Long-haul Truckers Allege California Labor Law Violations

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Santa Clara, CA: A trucking company in California has found itself on the end of a California labor law class action lawsuit brought by a driver who claims Prime Inc, misclassified himself and thousands of other drivers as a means of avoiding paying overtime.

Additionally, the company allegedly forced its drivers to sign arbitration clauses that prevent them from ever being able to bring claims against the company in court, a practice which is becoming increasingly common across many industries in the U.S.

The long haul driver also asserts he was required to pay the defendant to use the truck he drove for them, as well as for insurance and gas and equipment necessary to his job. This resulted in a paycheck for less than $0 some weeks.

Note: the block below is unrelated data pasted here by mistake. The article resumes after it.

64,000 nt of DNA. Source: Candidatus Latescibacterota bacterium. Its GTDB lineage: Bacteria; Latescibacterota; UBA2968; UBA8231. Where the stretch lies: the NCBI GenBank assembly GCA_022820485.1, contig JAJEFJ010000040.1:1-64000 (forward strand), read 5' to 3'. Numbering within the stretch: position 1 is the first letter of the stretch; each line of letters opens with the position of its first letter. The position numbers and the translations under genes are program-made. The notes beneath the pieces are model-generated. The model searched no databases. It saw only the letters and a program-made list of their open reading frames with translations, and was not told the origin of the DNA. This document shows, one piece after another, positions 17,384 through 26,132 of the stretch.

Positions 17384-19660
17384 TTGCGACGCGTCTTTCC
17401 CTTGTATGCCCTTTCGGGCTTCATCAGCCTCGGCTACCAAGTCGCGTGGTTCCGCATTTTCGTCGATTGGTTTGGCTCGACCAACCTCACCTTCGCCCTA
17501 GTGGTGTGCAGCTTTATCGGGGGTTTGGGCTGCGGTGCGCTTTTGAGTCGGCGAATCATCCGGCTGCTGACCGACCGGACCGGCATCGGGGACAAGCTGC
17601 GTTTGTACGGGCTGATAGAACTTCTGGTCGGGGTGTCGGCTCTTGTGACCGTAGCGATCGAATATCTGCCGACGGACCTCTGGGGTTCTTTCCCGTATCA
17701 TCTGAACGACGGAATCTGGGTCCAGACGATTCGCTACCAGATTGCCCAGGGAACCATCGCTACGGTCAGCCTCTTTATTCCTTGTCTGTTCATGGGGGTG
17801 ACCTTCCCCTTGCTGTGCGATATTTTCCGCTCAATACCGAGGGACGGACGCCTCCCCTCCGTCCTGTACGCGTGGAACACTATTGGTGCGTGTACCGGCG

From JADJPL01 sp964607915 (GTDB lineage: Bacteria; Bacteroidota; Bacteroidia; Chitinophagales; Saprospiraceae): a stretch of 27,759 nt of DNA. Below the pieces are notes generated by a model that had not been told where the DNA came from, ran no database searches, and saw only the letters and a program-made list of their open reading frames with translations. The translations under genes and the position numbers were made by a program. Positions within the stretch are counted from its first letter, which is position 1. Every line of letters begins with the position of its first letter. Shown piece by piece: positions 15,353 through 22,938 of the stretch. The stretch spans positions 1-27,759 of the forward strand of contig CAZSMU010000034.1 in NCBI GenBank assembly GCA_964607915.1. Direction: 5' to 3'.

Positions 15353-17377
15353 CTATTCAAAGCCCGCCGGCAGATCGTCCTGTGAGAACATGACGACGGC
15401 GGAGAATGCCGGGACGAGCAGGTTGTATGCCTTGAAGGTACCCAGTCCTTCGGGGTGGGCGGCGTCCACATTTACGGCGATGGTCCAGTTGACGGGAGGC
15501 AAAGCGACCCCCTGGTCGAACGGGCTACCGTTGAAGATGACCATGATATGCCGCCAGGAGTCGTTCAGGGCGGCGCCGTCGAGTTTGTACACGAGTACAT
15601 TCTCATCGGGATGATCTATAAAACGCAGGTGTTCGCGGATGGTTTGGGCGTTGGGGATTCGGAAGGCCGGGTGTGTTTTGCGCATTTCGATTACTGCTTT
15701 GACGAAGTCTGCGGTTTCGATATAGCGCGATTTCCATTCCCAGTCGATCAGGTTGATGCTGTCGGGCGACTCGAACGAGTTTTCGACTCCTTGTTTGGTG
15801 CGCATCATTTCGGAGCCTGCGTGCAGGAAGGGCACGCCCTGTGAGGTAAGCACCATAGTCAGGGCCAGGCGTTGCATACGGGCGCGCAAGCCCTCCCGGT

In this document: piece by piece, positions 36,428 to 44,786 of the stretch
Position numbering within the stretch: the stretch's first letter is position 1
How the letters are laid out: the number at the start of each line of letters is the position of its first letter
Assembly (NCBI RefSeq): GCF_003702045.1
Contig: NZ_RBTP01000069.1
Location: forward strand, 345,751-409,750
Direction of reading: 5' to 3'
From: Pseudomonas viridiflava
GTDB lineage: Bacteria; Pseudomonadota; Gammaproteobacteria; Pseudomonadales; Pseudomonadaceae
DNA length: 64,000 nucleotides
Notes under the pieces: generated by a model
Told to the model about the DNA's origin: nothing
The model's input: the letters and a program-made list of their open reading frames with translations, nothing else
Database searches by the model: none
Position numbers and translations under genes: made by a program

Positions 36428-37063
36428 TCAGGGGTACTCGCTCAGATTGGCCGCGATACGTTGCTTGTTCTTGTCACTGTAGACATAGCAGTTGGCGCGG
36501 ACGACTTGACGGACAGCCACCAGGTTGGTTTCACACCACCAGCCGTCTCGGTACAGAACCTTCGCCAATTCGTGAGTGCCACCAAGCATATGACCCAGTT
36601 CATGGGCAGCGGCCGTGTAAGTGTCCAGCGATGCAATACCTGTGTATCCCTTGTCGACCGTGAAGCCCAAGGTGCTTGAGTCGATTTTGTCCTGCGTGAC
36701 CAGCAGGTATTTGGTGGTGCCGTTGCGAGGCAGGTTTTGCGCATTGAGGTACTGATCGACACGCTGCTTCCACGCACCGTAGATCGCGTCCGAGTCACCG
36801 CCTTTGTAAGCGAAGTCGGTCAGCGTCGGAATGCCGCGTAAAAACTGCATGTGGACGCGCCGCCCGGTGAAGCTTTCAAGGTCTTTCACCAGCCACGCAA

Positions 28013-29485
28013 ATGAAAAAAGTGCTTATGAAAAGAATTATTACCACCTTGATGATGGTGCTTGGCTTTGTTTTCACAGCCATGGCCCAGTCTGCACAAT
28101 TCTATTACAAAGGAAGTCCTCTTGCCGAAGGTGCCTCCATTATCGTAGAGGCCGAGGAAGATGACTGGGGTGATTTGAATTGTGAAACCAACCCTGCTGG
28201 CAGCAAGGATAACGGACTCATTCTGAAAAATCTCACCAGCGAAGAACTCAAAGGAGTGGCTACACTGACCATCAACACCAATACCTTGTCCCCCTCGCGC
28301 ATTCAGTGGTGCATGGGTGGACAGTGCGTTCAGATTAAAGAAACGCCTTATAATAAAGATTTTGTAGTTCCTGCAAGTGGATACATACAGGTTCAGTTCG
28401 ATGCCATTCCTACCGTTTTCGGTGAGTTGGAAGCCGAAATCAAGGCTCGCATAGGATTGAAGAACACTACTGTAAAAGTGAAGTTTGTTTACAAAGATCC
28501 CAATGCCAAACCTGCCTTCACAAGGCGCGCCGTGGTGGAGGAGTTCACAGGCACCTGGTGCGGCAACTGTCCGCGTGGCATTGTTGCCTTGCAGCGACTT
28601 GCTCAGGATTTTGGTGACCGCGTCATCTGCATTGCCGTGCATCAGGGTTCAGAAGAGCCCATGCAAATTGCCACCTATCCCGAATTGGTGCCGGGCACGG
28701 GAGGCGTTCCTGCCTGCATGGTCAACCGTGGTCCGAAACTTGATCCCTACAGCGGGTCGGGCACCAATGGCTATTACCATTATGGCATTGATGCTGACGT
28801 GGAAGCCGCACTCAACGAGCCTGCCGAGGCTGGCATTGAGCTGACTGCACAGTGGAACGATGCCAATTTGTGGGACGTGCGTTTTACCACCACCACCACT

This deducting of company expenses from workers’ paychecks has become common practice in the trucking industry. While the companies claim this is all above board, the drivers state they are “independent contractors,” so the labor laws that govern most workers don’t apply to them.

However, often the drivers aren’t independent contractors, but rather ordinary employees that the companies call “independent contractors,” as a means of avoiding paying them full wages and overtime. Some estimates suggest that 50,000 of the 75,000 truck drivers that work out of the nation’s ports, are wrongly classified as independent contractors.

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